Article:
Mayor Eric Adams’ job approval rating is positive overall, but has declined regarding his handling of crime and community-police relations in recent months, according to a new poll. Meanwhile, crime remains the most important issue to New York voters.
Adams’ overall approval rating is down slightly from 46% in February to 43%, according to a Quinnipiac University poll of 1,249 New York City registered voters surveyed between April 28 and May 2. Among Republicans, his job approval rating stands at 30%, while 48% of Democrats and 45% of Independents approve of his performance during the first four months of his tenure.
The poll was conducted just after Adams released his $99.7 million budget proposal that includes an expansion of the Earned Income Tax Credit, a new behavioral health emergency response program, and additional funding for shelter beds that offer wrap-around services to homeless individuals. Voters were unimpressed. Just 34% said they approve of the spending plan, including 20% of Republicans, 40% of Democrats and 36% of Independents.
Adams’ approval rating on crime – the most urgent issue for 49% of poll respondents – plummeted from 49% in February to 37%. The poll wrapped a day before the New York City Police Department released new statistics on Tuesday that showed the overall number of the seven serious index crimes increased during the month of April, even as shootings and homicides declined by 29% and 38%, respectively. Voters are also less enthused about Adams’ approach to community-police relations, with 49% of respondents giving him a positive rating in the most recent survey, compared to 57% in February.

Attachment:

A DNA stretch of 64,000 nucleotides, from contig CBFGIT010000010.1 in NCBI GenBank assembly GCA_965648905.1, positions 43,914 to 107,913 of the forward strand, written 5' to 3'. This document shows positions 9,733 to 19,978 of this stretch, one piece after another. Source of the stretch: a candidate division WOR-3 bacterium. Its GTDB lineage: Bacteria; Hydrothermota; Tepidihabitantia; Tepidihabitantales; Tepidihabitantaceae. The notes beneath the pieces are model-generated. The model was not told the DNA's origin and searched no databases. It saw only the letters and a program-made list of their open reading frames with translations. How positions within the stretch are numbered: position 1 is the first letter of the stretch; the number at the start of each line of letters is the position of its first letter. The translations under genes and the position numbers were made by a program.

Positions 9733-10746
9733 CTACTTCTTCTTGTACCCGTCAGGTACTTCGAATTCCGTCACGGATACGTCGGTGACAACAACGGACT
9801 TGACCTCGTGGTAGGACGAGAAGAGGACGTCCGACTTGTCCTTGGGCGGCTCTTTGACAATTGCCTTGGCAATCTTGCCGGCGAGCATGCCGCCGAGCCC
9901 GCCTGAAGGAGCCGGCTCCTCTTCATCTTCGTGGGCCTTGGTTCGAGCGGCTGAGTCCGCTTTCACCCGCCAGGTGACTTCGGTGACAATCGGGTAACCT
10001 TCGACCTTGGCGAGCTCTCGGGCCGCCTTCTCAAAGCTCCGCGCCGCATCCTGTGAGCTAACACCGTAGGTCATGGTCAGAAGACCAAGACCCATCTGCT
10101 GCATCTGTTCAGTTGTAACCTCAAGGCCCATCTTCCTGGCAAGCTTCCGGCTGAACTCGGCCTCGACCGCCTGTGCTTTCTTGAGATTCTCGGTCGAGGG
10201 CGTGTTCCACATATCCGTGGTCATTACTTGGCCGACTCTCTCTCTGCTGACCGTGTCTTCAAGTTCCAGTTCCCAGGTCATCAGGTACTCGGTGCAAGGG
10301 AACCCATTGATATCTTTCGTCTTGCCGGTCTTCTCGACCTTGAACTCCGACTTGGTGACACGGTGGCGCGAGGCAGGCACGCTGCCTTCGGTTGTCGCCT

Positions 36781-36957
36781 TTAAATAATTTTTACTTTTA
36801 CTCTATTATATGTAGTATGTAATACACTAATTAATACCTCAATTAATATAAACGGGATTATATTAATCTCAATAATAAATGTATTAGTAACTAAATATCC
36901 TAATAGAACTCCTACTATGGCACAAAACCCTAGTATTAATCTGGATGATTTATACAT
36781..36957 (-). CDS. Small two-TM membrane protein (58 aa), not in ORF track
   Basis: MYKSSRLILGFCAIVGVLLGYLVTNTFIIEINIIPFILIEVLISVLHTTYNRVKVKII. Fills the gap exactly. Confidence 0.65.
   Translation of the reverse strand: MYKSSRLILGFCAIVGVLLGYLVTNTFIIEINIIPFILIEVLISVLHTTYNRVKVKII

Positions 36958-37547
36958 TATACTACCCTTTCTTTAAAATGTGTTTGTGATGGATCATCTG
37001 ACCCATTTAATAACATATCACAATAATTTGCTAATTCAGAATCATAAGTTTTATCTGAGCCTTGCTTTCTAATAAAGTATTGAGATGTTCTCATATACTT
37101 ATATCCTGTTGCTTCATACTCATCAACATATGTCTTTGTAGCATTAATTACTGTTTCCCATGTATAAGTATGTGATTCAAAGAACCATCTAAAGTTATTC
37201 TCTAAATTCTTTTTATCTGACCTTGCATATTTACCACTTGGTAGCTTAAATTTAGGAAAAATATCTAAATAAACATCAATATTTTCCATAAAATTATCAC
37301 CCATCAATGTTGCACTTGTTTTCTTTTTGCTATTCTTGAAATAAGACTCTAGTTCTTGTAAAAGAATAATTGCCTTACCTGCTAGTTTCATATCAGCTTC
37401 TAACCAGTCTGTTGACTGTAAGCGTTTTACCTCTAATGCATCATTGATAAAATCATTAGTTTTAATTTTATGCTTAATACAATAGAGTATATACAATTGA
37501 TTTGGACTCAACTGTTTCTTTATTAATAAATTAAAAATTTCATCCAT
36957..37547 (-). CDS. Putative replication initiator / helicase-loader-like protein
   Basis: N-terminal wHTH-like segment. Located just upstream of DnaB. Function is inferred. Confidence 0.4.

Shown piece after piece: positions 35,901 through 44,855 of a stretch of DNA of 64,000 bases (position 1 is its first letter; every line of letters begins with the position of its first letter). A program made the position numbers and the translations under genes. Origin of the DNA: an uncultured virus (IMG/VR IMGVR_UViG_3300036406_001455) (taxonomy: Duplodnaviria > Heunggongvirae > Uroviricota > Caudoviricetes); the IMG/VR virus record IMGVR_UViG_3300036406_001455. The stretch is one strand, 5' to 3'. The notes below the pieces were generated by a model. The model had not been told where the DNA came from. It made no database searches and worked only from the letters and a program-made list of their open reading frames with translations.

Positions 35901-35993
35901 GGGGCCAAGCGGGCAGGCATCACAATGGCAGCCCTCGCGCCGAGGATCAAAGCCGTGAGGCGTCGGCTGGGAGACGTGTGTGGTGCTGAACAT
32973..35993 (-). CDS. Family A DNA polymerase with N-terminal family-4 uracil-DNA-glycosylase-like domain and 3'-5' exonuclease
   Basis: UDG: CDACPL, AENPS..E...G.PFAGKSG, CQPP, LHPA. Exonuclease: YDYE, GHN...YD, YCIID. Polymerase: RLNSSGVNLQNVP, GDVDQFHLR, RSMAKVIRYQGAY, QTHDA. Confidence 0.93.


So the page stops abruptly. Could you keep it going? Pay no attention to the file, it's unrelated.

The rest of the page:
Crime on the subways is a key concern for voters. The poll found 86% said they want more cops patrolling the system, while 62% support the installation of subway metal detectors – something Adams has expressed some form of support for.
"Mayor Adams gets a positive score on his job performance, but it's tepid. The biggest weight on his numbers: crime. It's by far the most urgent issue and voters are holding him accountable," Quinnipiac University Polling Analyst Mary Snow said in a press release.
Voters were generally positive about the city’s recovery from the pandemic, with 66% responding that they are either “confident” or “very confident” that the city’s economy will fully bounce back, while half of survey respondents said they think tourism will increase over the next year. However, voters are still concerned about COVID-19 spread. Nearly 70% said masks should be required on public transit, and 77% said they would wear one if they weren’t required.